Chapter Two: Working Capital Management
Defining Working Capital
The term working capital refers to the amount of capital which is
readily available to an organisation. That is, working capital is the difference between resources in cash or readily convertible
into cash (Current Assets) and organisational commitments for which cash will soon be required (Current Liabilities).
Current Assets are resources which are in cash or will soon be converted
into cash in "the ordinary course of business".
Current Liabilities are commitments which will soon require cash
settlement in "the ordinary course of business".
WORKING CAPITAL = CURRENT ASSETS - CURRENT LIABILITIES
In a department's Statement of Financial Position, these components
of working capital are reported under the following headings:
The Importance of Good Working Capital Management
Working capital constitutes part of the Crown's investment in a department.
Associated with this is an opportunity cost to the Crown. (Money invested in one area may "cost" opportunities for investment
in other areas.) If a department is operating with more working capital than is necessary, this over-investment represents
an unnecessary cost to the Crown.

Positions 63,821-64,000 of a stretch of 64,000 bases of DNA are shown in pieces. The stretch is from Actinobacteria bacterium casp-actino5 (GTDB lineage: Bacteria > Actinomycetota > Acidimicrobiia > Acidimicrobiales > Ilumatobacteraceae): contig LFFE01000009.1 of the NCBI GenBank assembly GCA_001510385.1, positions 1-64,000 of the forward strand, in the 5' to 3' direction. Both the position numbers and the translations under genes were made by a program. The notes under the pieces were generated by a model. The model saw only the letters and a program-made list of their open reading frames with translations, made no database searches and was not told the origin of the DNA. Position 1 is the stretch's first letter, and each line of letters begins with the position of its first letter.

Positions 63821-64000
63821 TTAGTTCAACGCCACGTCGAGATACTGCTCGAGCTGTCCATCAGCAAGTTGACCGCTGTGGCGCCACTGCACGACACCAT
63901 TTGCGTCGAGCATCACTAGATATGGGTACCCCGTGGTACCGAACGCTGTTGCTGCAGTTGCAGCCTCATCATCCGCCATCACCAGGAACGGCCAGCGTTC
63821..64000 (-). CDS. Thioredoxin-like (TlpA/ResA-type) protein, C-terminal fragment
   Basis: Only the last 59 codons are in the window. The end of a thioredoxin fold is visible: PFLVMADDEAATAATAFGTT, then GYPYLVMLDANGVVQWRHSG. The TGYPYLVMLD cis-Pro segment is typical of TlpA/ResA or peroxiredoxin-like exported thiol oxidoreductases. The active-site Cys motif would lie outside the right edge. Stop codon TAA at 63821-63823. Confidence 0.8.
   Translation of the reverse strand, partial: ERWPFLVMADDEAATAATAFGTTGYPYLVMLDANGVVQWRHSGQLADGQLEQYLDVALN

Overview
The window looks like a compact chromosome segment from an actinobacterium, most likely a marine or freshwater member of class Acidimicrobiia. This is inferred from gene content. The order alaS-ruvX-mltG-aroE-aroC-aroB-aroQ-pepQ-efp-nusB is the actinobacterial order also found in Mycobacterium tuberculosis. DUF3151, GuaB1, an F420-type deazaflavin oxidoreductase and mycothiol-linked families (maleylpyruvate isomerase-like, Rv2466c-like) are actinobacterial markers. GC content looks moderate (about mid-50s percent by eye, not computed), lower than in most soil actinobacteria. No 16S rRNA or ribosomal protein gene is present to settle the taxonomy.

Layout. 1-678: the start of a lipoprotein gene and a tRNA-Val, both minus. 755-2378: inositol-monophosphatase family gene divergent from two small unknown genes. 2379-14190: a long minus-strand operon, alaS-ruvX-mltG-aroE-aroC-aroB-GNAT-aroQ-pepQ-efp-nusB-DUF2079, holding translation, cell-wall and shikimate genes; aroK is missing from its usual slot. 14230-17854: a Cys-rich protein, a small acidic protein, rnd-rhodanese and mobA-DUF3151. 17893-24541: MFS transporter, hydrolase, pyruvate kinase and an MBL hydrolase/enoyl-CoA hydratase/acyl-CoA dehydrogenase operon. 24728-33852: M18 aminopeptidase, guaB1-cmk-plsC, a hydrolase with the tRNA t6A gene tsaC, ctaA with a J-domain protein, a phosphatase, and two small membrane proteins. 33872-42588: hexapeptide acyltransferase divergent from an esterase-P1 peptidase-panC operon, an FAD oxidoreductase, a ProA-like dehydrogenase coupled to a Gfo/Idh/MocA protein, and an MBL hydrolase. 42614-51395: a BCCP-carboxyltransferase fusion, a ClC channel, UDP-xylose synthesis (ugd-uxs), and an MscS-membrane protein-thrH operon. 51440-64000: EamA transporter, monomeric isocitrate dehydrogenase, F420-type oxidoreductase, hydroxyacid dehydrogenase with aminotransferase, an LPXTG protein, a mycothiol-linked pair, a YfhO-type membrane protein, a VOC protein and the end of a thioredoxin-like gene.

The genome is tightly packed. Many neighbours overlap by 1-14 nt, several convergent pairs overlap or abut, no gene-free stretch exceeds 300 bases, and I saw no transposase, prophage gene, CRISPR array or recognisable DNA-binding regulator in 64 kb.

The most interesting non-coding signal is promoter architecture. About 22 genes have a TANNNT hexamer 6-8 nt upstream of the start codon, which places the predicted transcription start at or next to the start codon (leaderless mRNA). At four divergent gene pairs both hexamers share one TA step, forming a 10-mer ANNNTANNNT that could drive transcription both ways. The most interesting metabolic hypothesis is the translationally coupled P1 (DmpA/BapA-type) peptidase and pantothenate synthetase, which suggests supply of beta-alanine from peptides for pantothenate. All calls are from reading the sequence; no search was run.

From a department's point of view, excess working capital means operating
inefficiencies. In addition, unnecessary working capital increases the amount of the capital charge which departments are
required to meet from 1 July 1991.
Approaches to Working Capital Management
The objective of working capital management is to maintain the optimum
balance of each of the working capital components. This includes making sure that funds are held as cash in bank deposits
for as long as and in the largest amounts possible, thereby maximising the interest earned. However, such cash may more appropriately
be "invested" in other assets or in reducing other liabilities.
Working capital management takes place on two levels:
Ratio analysis can be used to monitor overall trends in working
capital and to identify areas requiring closer management (see Chapter Three).
The individual components of working capital can be effectively
managed by using various techniques and strategies (see Chapter Four).
When considering these techniques and strategies, departments need
to recognise that each department has a unique mix of working capital components. The emphasis that needs to be placed on
each component varies according to department. For example, some departments have significant inventory levels; others have
little if any inventory.
Furthermore, working capital management is not an end in itself.
It is an integral part of the department's overall management. The needs of efficient working capital management must be considered
in relation to other aspects of the department's financial and non-financial performance.